$ OPPOSITION MADE UNTO THE CHURCH malice Satan falls short of thecontrivanceof divine wis- dom and power. For all that he attained by effecting his death, in the hour of darkness, was but the breaking of his own head, the destruction ofhis works, with the ruin of his kingdom: and what yet remains to consum- mate his eternal misery, he shall himself work out in his opposition unto the church. His restless malice and darkness will not suffer him to give over the pursuit of his rage, until nothing remains to give him a full en- trance into endless torments, which he hasteneth every day. For when he shall have filled up the measure of his sins, and of the sins of the world in being instru- mental unto hisrage, eternal judgmentshall put all things unto their issue. Through that shall he, with the world, enter into everlasting flames, and the whole church built on the rock into rest and glory. No sooner did the churchof the New Testament begin to arise on this foundation, but the whole world of Jews and Gentiles set themselves with open force to destroy it. And all that they contended with the church about was their faith and confession of it, that Jesus was the Christ, the Son ofthe living God. This foundation they would cast it from, or exterminate it out of the earth. What were the endeavours of the gates ofhell in this kind, with what heightof rage, with what bloody and inhuman cruelties they were exercised and executed, we have some obscure remembrance in the stories that re- main, from the martyrdom of Stephen unto the days of Constantine. But although there be enough remaining on record to give us aview of the insatiable malice of the old murderer, and anastonishingrepresentation ofhuman nature degenerating into his image, in the perpetration of all horrid inhuman cruelties, yet is it all as nothing, in comparison of that prospect which the last day will giveof them, when the earth shall disclose all the blood that it bath received, and the righteous Judge shall lay open all the contrivances for its effusion, with the rage and malice wherewith they were attended. The same rage continueth yet unalloyed in its principles. And although God in many places restrain and shut it up in his providence, by the circumstances of human affairs, yet as it bath the least advantage, as it finds any door open unto it, it endeavours to act itself in lesser or higher degrees. But whatever dismal appearance of things there may be in the world, we need not fear the ruin of the church by the most bloody oppositions. Former experiences will give security against future events. It is built on the Rock, and those gates ofhell shall not pre- vail against it. The second way whereby Satan attempted the same end, and yet continueth so to do, was bypernicious er- rors and heresies. For all the heresies wherewith the church was assaulted and pestered for some centuries of years, were oppositions unto their faith in the person of Christ. I shall briefly reflect on the heads of this oppo- sition, because they are nosy after a revolution of so many ages, lifting up themselves again, though under new vizards and pretences. They were of three sorts. 1. That which introducedother doctrinesand notions of divine things, absolutely exclusive of the person and mediation of Christ. Such was that of the Gnostics, begun as it is supposed by Simon the magician. A sort of people they were with whom the first churches, after the decease of the apostles, were exceedingly pestered, and the faith ofmany was overthrown. For instead of Christ, and God in him reconciling the world unto himself, and the obedience of faith thereon according unto the gospel, they introduced endless fables, genea- logies, and conjugationsofdeities, or divine powers, which practically issued in this, that Christ was such an ema- nation oflight and knowledge in them, as made them per. feet; that is, it took away all differences of good and evil, and gave them liberty to do what they pleases without sense of sin, or danger of punishment. Thi was the first way that Satan attempted the faith of th church, namely, by substituting a perfecting light av knowledge in the room of the person of Christ; and, f aught I know, it may be one of the last ways wherei,- hewill endeavourthe accomplishment ofthesame design. Nor had I made mention of these pernicious imaginations, which have lain rotting in oblivion for so many genera- tions, but that some again endeavour to revive them, at least so far as they were advanced and directed against the faith and knowledge of the person of Christ. 2. Satan attempted the same work by them who denied his divine nature, that is, in effect denied him to be the Son of the living God, on the faith whereof the church is built. And these were of two sorts. 1. Such as plainly and openly denied him to have any pre-existence unto his conception and birth of the holy virgin. Such were the Ebionites, Samosetanians, -and Photinians. For they all affirmed him to be a mere

AS RUILT ON THE PERSON OF CHRIST. 9 man, and no more, though miraculously conceived and acknowledgment, that the divine nature which he had, was originally createdof God, and produced out of no- thing, witha double blasphemy, denying him to be the true God, and making a god of a mere creature. But in all these attempts, the opposition of the gatesofhell unto the church, respected faith in the person of Christ as the Son of the living God. Secondly, By some his humannature was opposed; for no stone did Satan leave unturned in the pursuit of his great design. And that which in all these things heaim- ed at, was the substitution of a false Christ, in the room of him, who in one person was both the Son of man and the Son of the living God. And herein he infected the minds ofmen with endlessimaginations. Some denied him to have any real human nature, but to have been a phantasm, an appearance, a dispensation, a mere cloud acted by divine power: some that he was made of heavenlyflesh, brought from above, and which, as some also affirmed, was aparcel ofthe divine nature. Some affirmed, that his body was not animated as ours are, by a rational soul, but was immediately acted by the power of the Divine Being, which was unto it in the roomofa living sou]. Some that his body was of an mtherial na- ture, and was at length turned into the sun; with many. such diabolical delusions. And there yet want not at- tempts in these days, of various sorts, to destroy the ve- rity of his human nature; and I know not what some late phantastical opinions about the nature of glorified bodies may tend unto The design of Satan in all these pernicious imaginations, is to break the cognation and alliance between Christ in his human nature and the church, whereon the salvation of it doth absolutely depend. Thirdly, He raised a vehement opposition against the hypos atical union, dr the union of these two natures in one person. Thus he did in the Nestorian heresy, which greatly, and for a long time pestered the church. The authors and promoters of this opinion, granted the Lord Christ to have a divine nature, to be the Son of the living God. They also acknowledged the truth of his human nature, that he was truly a man even as we are. But the personal union between these two natures they denied. An union, they said, there was between them, but such as consisted, only in love, power, and care. God did, as they imagined, eminently and power- fully manifest himself in the man Christ Jesus, had him C I born of the virgin, as some of them granted; though denied, as it is said, by the Ebionites; on which account he was called the Son of God. This attempt lay di- rectly against the everlastingRock, and would have sub- stituted sand in the room of it. For no better is the best of human nature to make a foundation for the church, if not united unto the divine. Many in those days fol- lowed those pernicious ways; yet the foundation ofGod stood sure, nor was the church moved from it. But yet after a revolution of so many ages, is the same endea- vour.again engaged in. The old enemy taking advan- tage ofthe prevalency ofatheism and profaneness among those that are called Christians, doth again employ the same engine to overthrow the faith of the church, and that with more subtilty than formerly in the Socinians. For their faith, or rather unbeliefconcerning the person of Christ, is the same with these before mentioned. And what avain wanton generation admire and applaud in their sophistical reasonings, is no more but what the primitive church triumphed over through faith, in the most subtile management of the Samosetanians, Photi- nians, and others. An evidence it is, that Satan is not unknowingunto the workings of that vanity and dark- ness, of those corrupt affections in the minds of men, whereby they are disposed unto a contempt of the mys- tery of the gospel. Who would have thought, that the old exploded pernicious errors of the Samosetanians, Photinians, and Pelagians, against the powerand grace of Christ, should enter on the world again with so much ostentation and triumph, as they do at this day? But many men, so far as I can observe, are fallen into such a dislikeof the Christ ofGod, that every thing concern- ing his person, Spirit, andgrace, is an abomination un- to them. It is not want of understanding to compre- hend doctrines, but hatred unto the things themselves, whereby such persons are seduced. And there is no- thing of this nature, whereunto nature, as corrupted, doth not contribute its utmost assistance. 2. There were such asopposed his divine nature, under pretence of declaring it another way than the faith of the church did rest in. So it was with the Arians, in whom the gatesofhell seemed once to be near a preva- lency. For the whole professing world almost, wasonce surprised into that heresy. In words they acknowledg- ed his divine person; but added, as a limitation of that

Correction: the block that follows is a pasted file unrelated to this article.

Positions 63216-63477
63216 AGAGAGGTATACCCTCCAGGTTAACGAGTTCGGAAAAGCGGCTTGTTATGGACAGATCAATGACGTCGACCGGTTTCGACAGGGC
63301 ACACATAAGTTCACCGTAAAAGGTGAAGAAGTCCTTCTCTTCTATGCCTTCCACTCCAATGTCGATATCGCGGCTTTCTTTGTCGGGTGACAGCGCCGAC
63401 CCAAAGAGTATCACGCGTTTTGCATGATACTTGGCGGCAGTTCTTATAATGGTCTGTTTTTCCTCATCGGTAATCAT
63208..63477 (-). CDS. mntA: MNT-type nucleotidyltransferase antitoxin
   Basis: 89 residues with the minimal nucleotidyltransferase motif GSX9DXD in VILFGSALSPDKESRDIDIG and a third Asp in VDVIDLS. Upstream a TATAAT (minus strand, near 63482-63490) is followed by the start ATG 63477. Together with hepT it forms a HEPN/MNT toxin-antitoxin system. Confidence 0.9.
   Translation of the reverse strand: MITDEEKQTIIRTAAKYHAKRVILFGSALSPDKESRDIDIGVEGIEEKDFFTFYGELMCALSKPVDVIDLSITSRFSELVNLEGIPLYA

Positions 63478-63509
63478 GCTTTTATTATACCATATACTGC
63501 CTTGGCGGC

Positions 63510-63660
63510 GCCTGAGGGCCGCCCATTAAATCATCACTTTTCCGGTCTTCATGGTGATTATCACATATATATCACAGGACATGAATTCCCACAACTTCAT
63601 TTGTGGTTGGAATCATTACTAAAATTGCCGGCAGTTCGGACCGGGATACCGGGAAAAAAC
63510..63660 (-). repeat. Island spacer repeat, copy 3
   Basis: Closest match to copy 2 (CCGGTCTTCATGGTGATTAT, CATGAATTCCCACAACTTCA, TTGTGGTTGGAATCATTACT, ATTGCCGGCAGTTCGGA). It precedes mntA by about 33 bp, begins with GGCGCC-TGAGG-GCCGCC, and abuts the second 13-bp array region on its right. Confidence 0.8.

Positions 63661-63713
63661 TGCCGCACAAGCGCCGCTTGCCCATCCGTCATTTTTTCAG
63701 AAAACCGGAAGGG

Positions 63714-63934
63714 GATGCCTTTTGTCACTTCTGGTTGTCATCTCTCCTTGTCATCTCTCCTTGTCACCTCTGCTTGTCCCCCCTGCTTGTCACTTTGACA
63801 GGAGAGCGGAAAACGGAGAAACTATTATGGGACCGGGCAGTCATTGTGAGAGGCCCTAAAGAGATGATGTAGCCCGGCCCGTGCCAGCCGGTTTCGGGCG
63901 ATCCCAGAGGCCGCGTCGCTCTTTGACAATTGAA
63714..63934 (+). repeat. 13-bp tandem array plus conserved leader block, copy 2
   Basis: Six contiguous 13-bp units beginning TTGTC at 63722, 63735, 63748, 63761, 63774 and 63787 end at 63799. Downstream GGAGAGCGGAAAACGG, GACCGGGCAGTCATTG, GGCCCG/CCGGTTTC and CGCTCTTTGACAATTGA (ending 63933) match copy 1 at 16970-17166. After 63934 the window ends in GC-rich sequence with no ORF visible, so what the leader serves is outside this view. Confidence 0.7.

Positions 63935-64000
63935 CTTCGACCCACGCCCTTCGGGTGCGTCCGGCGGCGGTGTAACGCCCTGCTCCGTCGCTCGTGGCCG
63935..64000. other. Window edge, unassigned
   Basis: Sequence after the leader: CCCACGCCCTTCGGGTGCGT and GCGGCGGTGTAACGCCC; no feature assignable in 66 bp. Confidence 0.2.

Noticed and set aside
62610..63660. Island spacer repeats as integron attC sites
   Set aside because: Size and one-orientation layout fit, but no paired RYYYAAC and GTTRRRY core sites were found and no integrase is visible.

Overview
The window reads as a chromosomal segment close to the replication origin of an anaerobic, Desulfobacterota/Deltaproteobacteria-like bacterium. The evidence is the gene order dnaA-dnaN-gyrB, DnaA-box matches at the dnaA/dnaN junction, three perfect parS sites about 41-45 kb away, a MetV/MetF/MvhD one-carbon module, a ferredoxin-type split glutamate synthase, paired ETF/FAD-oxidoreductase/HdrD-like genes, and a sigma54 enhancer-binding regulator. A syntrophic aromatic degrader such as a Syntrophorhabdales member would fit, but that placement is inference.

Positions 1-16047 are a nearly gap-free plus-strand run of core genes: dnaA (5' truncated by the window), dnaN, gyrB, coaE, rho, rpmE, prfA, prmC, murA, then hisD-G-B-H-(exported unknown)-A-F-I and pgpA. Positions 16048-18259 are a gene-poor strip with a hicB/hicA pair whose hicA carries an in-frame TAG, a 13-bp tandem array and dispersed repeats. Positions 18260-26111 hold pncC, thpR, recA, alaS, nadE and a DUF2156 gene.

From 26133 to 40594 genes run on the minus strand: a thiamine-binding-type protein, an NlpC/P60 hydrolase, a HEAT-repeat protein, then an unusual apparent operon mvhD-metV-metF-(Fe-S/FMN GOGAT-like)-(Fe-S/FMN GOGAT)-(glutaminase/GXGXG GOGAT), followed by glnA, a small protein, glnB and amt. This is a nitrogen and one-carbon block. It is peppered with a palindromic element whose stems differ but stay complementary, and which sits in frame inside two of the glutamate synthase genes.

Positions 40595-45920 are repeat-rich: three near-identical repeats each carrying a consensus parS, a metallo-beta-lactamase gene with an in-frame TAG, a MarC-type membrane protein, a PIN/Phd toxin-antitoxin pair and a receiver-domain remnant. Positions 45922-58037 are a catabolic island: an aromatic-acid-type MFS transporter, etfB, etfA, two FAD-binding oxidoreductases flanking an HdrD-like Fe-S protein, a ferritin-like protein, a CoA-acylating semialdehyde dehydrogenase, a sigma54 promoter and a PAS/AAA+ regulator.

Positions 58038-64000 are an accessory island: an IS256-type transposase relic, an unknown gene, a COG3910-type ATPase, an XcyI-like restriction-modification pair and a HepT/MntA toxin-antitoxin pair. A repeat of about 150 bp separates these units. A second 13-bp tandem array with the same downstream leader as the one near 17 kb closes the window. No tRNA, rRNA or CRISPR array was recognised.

10 OPPO%ITtON MADE in an especial regard and 'love, and didmore act in him than in any other. But that the Son of God assumed our nature intopersonal subsistence with himself, where- by, whole Christ was one person, and all his mediatory acts were the acts of that one person, of him who was both God and man; this they would not acknowledge. And this pernicious imagination, though it seem to make great concessions of truth, doth no less effectually avert the foundation of the church than the former: for ifthe divine and human nature of Christ, do not constitute one individual person, all that he did for us was:only as a man, which would have been altogether insufficient for the salvation of the church, nor had God redeemed it with his own blood. This seems to be the opinion of some amongst us at thisday, about thepersonof Christ. They acknowledge the being of theEternal Word, the Son of God; and they allow in the like manner, the verity of his human nature, or own that man Christ Jesus; only they say that the Eternal Word was in him and with him in the same kind, as it is with other be- lievers; but in a supreme degree of manifestation and power. But though in these things there is a great en- deavour to put a new colour and appearance on old ima- ginations, the design of Satan is one and the same in them all, namely, to oppose the building of the church upon its proper sole foundation. And these things shall be afterwards expressly spoken unto. I intend no more in theseinstances, but briefly to de- monstrate, that the principal opposition ofthe gates of hell unto the church, lay always unto the building of it by faith on the person of Christ. It were easy also to demonstrate, that Mahometism, which bath been so sore a stroke unto the Christianpro- fession, is nothing but n concurrence and combination of these two ways, of force and fraud, in opposition tinto the person of Christ. It is true, that Satan after all this, by another way attempted the doctrine ofthe offices and grace ofChrist, with the worship ofGod in him. And this hebath car. tied so far, as that it issued in a fatal Anticliristian apos- tasy: which is not of my present consideration. But we may proceed to what is of ourown immediate concernment. And the same work with that before de- scribed, is still carried on. The person of Christ, the faith of the church concerning it, the relation of the church unto it, thebuilding ofthe church on it, the life UNTO ?IIE ettt,ctCII and preservation of the church thereby, are the things that the gates ofhell are engaged in an opposition unto. For, 9. It is known with whet subtilty and urgency his di- vine nature and person are opposed by the Socinians. What an accession is made daily unto their incredulity, what inclination ofmind multitudes do manifest towards their pernicious ways, are alsoevident unto all who have any concernment in or for religion. But this argument I have laboured in on other occasions. 2. Many who expressly deny not his divine person, yet seem to grow weary of any concernment therein. A natural religion; or none at all, pleaseth them better than faith in God by Jesus Christ. That any thing more is necessary in religion, but what natural light will discover and conduct us in, with themoral dutiesof righteousness and honesty which it directs unto, there are too many that will not acknowledge. What is be- yond the line of nature and reason, is rejected as unin- telligible mysteries or follies. The person and grace of Christ are supposed to breed all the disturbance in religion. Without them, the common notions of the Divine being and goodness, will guide men sufficiently unto eternal blessedness; theydid sobeforethe comingof Christ in the flesh, and may do so now heis gone to heaven. 3. There are some who have so ordered the frameof objective religion, as that it is very uncertain whether they leave any place for the personofChrist in it or no. For besides their denial of the hypostaticalunion of his natures, they ascribe all that unto a light within then[, which God will affect only by Christ as a Mediator. What are the internal actings of their minds, as unto faith and trust towards him, I know not: but from their outward profession he seems to be almost excluded. 4. There are not a fewwho pretend high unto reli- gion and devotion, who declare no erroneous concep- tions about the doctrine of the personof Christ, who yet manifest themselves not to have that regard unto him, which the gospel prescribes and requires. Hence have we so many discourses published about religion, the practical holiness and duties of obedience, written with great elegancy of style, and seriousness in argu- ment, wherein wecan meet with little or nothing where- in Jesus Christ, his office, or his graceare concerned;